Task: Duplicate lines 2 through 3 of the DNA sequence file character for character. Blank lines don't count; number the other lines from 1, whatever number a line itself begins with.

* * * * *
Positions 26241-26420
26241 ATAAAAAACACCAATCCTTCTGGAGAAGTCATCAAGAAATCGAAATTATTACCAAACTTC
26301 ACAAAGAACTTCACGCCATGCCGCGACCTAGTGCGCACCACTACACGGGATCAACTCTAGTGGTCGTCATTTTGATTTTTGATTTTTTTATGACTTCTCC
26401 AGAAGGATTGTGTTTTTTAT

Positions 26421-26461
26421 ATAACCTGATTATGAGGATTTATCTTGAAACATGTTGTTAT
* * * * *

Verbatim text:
26241 ATAAAAAACACCAATCCTTCTGGAGAAGTCATCAAGAAATCGAAATTATTACCAAACTTC
26301 ACAAAGAACTTCACGCCATGCCGCGACCTAGTGCGCACCACTACACGGGATCAACTCTAGTGGTCGTCATTTTGATTTTTGATTTTTTTATGACTTCTCC